The shrine is dedicated to the figure of Santa Margherita, patron of Cortona and Franciscan tertiary, and subsequent cultural and spiritual activities of the Observant Franciscans. On the death of the saint (February 22, 1297) it was decided to build a church in her honor, next to the ancient church of St. Basil that Margaret herself had restored after it is chosen as the place of penance and prayer. In 1304 the sacred building was already built, but it continued to embellish it with important frescoes throughout the fourteenth century. This cycle mural have come to us only a few fragments preserved in the Diocesan Museum, but examples preserved in a code of the seventeenth century that documents with twenty scenes watercolor murals lost in 1653 when, because of their poor condition, were whitewashed. The analysis of the surviving fragments leads to date them around 1335 and to attribute them to the workshop of one or both of the brothers Lorenzetti. In 1385 the church was entrusted to the monks Olivetani, replaced in 1389 by Minor who still have care and welcome visitors. In August 1927 he was elevated to the rank of minor basilica.
Girifalco Fortress Hours
16-17 and 23-24 March
from 10:00 to 18:00
March 29 April 12
from 10:00 to 18:00
From April 13th to June 14th
from 10:00 to 19:00
June 15 – September 1
from 10:00 to 20:00
from 10:00 to 19:00
1 October 3 November
from 10:00 to 18:00
Telephone: +39 0575 637235
Address: Piazza di Santa Margherita da Cortona
€ 5.00 Adults
€ 3.00 reduced
THE ENTRY TO THE CHURCH OF S. MARGHERITA IS FREE
About 2 km from the historic center, reachable on foot or by car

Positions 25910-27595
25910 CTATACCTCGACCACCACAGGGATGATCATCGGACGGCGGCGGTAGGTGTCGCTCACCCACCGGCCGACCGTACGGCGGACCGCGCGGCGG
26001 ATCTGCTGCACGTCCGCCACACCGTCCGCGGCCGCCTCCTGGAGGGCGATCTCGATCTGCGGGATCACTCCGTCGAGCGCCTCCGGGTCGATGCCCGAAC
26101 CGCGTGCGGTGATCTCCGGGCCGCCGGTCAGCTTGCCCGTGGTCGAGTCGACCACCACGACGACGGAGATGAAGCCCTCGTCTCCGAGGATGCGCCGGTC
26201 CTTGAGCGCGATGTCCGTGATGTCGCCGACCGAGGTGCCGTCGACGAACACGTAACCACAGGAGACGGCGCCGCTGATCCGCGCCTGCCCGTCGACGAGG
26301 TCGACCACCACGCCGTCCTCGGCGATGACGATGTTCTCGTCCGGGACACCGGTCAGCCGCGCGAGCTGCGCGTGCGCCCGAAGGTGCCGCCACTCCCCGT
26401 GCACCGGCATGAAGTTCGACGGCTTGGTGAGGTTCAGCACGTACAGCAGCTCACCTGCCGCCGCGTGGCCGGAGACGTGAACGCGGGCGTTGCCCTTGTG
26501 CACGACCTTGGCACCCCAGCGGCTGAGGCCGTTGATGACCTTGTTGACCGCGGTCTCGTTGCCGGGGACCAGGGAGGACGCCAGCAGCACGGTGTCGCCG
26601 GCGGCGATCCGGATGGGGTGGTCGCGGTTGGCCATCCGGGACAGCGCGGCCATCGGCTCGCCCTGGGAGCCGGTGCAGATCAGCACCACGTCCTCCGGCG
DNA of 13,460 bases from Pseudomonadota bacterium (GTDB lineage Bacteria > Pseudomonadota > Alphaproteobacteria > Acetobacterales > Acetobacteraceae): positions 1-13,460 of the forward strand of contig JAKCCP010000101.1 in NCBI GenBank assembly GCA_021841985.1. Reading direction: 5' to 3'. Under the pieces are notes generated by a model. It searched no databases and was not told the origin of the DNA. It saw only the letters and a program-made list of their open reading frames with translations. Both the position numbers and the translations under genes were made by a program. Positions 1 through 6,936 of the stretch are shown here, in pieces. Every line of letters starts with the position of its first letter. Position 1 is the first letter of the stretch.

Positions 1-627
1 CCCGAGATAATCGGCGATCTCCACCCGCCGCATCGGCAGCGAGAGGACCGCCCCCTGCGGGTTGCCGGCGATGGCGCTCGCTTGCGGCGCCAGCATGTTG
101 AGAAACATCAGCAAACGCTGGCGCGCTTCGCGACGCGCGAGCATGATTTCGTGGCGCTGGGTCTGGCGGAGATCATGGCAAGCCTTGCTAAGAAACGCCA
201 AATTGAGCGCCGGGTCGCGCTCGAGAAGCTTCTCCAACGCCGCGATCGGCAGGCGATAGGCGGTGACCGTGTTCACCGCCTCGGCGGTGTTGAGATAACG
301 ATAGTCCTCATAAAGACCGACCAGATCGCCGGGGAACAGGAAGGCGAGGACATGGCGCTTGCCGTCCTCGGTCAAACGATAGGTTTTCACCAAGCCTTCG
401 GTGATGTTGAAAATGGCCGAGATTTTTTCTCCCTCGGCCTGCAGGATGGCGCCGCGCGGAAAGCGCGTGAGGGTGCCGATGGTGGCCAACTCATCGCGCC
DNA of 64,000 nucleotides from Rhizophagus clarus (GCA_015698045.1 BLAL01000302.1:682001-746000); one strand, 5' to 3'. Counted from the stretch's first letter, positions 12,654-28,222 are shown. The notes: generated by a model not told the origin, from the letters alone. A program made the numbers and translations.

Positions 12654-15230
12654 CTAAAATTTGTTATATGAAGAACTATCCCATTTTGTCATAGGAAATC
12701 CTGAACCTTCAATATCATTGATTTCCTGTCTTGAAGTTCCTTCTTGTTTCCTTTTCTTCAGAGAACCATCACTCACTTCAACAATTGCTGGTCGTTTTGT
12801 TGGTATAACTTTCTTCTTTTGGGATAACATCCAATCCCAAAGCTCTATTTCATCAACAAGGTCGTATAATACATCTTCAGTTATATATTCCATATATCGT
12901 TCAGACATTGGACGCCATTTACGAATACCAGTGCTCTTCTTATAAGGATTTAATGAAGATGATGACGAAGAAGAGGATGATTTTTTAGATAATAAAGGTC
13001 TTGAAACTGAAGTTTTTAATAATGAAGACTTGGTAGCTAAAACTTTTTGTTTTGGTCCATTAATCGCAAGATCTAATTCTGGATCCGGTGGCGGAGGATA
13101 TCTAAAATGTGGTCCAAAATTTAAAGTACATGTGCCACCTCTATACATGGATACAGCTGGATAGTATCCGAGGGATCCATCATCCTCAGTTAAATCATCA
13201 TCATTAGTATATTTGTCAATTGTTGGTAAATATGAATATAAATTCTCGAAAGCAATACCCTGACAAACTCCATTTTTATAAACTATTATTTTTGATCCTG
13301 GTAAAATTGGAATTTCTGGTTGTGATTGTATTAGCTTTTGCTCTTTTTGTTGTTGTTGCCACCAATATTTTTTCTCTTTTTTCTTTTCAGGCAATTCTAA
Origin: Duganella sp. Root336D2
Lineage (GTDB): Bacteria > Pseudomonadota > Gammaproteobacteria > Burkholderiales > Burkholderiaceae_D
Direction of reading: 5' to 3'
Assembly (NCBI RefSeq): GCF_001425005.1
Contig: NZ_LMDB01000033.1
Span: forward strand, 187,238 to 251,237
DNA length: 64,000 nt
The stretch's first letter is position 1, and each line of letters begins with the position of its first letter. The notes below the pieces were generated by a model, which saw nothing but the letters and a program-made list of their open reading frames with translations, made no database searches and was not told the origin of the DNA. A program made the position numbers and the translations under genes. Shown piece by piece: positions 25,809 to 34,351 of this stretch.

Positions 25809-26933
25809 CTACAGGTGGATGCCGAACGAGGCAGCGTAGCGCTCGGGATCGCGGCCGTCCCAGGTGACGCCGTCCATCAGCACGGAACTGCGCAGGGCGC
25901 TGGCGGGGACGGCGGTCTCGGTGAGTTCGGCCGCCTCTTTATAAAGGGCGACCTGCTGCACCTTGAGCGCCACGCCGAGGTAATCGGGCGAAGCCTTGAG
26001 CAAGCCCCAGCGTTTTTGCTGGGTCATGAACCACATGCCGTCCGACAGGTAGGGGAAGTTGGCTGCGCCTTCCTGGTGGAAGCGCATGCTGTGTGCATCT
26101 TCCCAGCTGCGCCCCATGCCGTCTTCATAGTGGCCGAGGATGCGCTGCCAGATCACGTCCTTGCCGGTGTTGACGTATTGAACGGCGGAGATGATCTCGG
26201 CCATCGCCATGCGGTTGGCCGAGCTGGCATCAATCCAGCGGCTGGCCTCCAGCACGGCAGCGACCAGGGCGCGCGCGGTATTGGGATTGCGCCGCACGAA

Visit to the Girifalco Fortress: an hour and a half
Time to visit the church of S. Margherita: about half hour
6 Etruscan tombs
The Archaeological park of Sodo is located at the bottom of the hill of Cortona about 4 km. Situated on the right bank of the Rio Loreto, the Melone tumulus consists in an artificial mound and is an example of archaic Etruscan funerary architecture. The burial site was investigated and unearthed during an excavation campaign carried out in 1909. The tomb consists of a long uncovered dromos (entry-corridor) leading to a five-chamber area consisting in turn of one central chamber and four chambers opening onto the central corridor. The tomb features a pseudo overhanging vault. Recent excavations (2003) brought to light part of the original socle. The Melone II of Sodo is located on the right bank of the Rio di Loreto. This burial site too may be dated back to the archaic period and consists of two separate inner tombs: the Tomb I featuring a pseudo-vault roofing was unearthed in 1928/9; the Tomb II was discovered in 1991 and contained a real wealth of golden grave goods. In 1990 excavations brought to light on the east side of the of the mound perimeter a monumental altar-platform accessed by means of a stairway whose side-walls are decorated with reliefs and sculptural groups.
7 Church of Santa Maria delle grazie